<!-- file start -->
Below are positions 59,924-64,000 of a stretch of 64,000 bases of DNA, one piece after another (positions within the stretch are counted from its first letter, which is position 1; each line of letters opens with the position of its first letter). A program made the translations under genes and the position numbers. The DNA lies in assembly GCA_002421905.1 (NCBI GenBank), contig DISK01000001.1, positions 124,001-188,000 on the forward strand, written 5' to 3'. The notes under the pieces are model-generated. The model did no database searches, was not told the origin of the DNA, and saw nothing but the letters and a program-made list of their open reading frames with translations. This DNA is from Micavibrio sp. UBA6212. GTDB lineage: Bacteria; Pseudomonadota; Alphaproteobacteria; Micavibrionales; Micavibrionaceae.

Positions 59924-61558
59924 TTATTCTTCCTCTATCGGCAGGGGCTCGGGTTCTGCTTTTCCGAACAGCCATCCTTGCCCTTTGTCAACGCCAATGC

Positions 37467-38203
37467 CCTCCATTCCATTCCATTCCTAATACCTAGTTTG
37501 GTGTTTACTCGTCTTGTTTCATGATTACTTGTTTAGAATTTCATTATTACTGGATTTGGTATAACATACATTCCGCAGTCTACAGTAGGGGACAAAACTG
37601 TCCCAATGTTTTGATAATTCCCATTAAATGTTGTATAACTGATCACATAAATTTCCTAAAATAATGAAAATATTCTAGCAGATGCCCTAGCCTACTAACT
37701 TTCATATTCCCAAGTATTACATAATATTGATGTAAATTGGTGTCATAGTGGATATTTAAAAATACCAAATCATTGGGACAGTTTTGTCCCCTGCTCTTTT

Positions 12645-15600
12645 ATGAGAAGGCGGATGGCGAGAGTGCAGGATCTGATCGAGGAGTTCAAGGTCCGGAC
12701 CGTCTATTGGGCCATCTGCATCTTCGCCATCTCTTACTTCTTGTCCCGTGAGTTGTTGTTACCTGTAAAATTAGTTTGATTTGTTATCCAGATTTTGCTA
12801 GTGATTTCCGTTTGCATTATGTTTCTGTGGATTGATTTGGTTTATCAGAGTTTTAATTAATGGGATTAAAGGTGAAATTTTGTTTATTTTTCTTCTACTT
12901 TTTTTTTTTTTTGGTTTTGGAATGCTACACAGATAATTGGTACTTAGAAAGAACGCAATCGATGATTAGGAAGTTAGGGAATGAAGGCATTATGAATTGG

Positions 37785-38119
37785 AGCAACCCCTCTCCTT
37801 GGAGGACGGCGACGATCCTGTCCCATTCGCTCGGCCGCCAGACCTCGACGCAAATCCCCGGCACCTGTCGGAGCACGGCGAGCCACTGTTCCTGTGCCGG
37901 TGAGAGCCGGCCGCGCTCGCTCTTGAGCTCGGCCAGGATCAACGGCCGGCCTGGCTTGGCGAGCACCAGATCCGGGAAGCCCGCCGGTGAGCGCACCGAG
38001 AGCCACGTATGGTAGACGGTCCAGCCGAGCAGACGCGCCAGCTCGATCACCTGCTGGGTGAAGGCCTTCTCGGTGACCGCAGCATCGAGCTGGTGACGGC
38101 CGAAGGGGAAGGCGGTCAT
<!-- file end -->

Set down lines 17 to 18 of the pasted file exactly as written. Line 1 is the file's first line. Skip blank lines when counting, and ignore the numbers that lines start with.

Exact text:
37901 TGAGAGCCGGCCGCGCTCGCTCTTGAGCTCGGCCAGGATCAACGGCCGGCCTGGCTTGGCGAGCACCAGATCCGGGAAGCCCGCCGGTGAGCGCACCGAG
38001 AGCCACGTATGGTAGACGGTCCAGCCGAGCAGACGCGCCAGCTCGATCACCTGCTGGGTGAAGGCCTTCTCGGTGACCGCAGCATCGAGCTGGTGACGGC